This proposal has two major goals: 1) Define signature exhaled breath volatile organic compounds (VOCs) to diagnose SARS-CoV-2 infections, and 2) Develop a portable chemical sensing device that can capture and detect exhaled VOCs and includes machine learning algorithms for automated data processing and results interpretation. This project will bring a portable sensor forward into clinical use with the aim of supplementing COVID-19 diagnostics with a reagentless alternative. Breath testing of exhaled VOC biomarkers is a relatively new concept that has the potential to transform healthcare in the US and globally. Our overarching hypothesis is that a miniature breath analysis device can measure signatures of exhaled breath VOCs in real-time and correlate their profile to viral upper respiratory infections such as SARS-CoV-2, even asymptomatically.
In Aim #1, we propose a prospective, observational study to analyze breath samples from COVID-19 positive and negative subjects, solely for the purpose of analysis through gold standard GC- MS to define breath VOC biomarkers of infection. We will recruit subjects at two local sites, the UC Davis Medical Center (Sacramento, CA) and VA Northern California Health Care System (Mather, CA), where MPI Dr. Kenyon and Co-Is Drs. Harper and Schivo have joint clinical appointments. Our group has a proven track record to conduct these types of clinical breath studies.
In Aim #2, we will develop a portable breath analysis device using our novel miniature differential mobility spectrometry (DMS) detector, coupled with chip-based gas chromatography. DMS is a subset of ion mobility spectrometry and detects VOCs at ambient temperatures and pressures, making it highly appropriate for portable devices. This device would include our custom chip- based preconcentrator, which is packed with a chemical sorbent for extraction of VOCs from breath, and will compare functionality of a compact commercially available GC column to a micro-GC column chip from Deviant, a subcontractor in this work. Individual components of this device have already been developed, and under direction of MPI Prof. Davis, Chair of Mechanical and Aerospace Engineering, a team of research engineers would integrate these pieces together into a single unit. Collaborator Prof. Chuah would guide development of a custom software package for the device with machine learning and artificial intelligence capabilities for automated data processing and interpretation. The device would be placed in the hands of clinicians, who would provide feedback that engineers would immediately incorporate into the device and return to the clinicians for more testing.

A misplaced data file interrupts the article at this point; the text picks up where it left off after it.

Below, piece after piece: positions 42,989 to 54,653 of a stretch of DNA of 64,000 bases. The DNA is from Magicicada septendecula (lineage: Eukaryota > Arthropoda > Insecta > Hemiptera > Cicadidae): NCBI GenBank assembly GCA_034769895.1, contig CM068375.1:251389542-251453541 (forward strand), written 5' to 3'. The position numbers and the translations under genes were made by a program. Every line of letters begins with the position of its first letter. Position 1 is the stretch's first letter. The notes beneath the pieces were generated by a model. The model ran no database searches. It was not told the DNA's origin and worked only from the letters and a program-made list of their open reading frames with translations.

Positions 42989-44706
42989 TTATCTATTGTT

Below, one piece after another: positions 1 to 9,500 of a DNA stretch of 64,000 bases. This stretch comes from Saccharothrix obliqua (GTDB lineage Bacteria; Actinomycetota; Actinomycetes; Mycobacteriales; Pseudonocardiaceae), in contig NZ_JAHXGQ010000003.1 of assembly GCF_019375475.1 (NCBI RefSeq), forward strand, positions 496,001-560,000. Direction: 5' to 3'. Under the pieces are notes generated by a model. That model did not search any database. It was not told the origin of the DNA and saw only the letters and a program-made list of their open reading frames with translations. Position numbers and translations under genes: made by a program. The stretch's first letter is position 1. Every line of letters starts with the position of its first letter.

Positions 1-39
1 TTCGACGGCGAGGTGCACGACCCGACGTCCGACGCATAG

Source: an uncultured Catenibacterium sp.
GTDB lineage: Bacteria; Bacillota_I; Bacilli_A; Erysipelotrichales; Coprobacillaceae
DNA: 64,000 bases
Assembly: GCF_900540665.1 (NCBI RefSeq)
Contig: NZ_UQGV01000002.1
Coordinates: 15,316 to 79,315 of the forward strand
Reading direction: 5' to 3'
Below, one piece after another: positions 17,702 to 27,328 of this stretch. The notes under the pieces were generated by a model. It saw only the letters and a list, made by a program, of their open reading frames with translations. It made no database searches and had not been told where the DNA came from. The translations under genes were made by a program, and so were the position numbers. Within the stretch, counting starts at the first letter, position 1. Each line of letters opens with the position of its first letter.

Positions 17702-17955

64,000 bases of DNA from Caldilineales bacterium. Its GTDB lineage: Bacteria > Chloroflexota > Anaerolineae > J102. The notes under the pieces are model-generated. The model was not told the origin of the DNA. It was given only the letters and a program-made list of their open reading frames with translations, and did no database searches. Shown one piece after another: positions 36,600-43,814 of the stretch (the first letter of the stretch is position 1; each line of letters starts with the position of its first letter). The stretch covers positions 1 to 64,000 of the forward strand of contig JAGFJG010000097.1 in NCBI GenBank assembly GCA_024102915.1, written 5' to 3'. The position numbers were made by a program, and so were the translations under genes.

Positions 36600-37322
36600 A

Under Aim #3, our team would process the GC-MS and GC-DMS data generated in this work, identifying a novel VOC profile for COVID-19 diagnostics.
Aim #4 would initiate towards the end of this study to develop both a regulatory pathway & contract manufacturing plan for large scale production and deployment of the device for clinical approval. These efforts are supported by collaborator Dr. Nam Tran, Director of Clinical Pathology & Clinical Chemistry at the UC Davis Medical Center.
In the United States and worldwide, public health experts agree that nations must increase their capacity to test for COVID-19, yet global supplies for testing materials remain scarce. This project would lead to the development of an entirely new type of COVID-19 test, one that could diagnose infections with only a breath sample. Through this proposal, our team would develop a portable device that could identify people with COVID-19 infections by analyzing volatile organic compounds (VOCs) found in exhaled breath.